The law of mass action states that the rate at which a chemical reaction takes place at a given temperature is proportional to the product of the active masses of the reactants. The active mass of a reactant is taken to be its molar concentration. For example, for a reaction xA+yB → products the rate is given by R=k[A]x[B]y where k is the rate constant. The principle was introduced by C. M. Guldberg and P. Waage in 1863. It is strictly correct only for ideal gases. In real cases activities can be used. See also equilibrium constant.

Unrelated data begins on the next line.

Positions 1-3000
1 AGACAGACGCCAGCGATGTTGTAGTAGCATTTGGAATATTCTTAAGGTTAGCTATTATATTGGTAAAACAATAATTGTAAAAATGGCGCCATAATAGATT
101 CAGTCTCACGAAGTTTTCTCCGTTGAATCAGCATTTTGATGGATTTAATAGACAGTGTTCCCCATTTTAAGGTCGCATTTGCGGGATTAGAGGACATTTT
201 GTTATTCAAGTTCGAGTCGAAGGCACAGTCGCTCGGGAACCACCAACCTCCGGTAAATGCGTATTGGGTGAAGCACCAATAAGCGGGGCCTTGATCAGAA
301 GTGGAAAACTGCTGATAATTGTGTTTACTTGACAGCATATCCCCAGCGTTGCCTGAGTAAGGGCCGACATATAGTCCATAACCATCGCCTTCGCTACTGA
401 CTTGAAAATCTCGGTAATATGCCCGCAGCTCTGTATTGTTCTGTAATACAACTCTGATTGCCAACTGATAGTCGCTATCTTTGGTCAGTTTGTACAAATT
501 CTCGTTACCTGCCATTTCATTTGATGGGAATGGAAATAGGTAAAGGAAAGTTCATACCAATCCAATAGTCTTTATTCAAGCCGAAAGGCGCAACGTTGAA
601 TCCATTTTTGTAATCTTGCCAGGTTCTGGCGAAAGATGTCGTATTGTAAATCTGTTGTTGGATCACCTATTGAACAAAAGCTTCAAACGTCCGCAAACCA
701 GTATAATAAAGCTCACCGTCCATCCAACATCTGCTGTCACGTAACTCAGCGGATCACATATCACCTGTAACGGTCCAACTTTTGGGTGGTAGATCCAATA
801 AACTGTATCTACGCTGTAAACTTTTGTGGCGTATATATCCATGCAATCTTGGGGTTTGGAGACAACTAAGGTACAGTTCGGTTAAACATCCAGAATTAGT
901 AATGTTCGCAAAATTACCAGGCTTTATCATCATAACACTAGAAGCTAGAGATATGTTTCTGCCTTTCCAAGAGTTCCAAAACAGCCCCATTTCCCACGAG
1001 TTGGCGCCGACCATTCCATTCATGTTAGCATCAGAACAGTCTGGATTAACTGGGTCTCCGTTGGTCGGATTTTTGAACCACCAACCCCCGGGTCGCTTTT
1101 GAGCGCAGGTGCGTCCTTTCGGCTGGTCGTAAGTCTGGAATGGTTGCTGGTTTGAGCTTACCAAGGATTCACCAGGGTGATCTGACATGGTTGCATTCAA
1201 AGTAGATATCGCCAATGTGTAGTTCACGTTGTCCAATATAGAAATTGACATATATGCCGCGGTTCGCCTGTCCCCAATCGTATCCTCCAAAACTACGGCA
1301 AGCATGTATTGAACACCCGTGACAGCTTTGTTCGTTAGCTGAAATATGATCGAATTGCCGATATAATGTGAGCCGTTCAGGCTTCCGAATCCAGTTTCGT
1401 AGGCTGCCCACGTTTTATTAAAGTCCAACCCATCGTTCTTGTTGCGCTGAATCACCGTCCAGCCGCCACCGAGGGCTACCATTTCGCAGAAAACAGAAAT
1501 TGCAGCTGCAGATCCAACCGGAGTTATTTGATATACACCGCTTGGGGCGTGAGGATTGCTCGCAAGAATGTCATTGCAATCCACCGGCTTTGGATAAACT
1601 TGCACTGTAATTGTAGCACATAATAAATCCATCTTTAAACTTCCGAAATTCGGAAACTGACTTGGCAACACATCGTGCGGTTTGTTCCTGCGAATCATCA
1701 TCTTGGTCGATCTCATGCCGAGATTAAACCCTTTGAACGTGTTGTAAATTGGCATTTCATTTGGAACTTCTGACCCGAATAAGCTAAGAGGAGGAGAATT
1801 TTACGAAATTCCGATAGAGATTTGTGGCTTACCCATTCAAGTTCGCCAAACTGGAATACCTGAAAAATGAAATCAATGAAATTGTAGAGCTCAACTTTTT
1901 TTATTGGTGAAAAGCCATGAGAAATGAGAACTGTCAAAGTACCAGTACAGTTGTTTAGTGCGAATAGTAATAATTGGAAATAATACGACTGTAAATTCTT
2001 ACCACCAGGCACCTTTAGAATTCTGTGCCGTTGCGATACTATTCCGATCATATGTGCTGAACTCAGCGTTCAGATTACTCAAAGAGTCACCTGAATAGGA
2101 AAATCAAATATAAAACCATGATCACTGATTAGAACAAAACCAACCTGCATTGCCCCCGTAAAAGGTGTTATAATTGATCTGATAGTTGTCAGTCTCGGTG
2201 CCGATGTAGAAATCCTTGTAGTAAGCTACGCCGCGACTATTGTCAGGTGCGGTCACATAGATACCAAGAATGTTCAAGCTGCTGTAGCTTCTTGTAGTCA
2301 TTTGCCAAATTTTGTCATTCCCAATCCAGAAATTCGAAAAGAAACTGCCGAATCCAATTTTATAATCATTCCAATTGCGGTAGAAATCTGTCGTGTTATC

xA+yB → products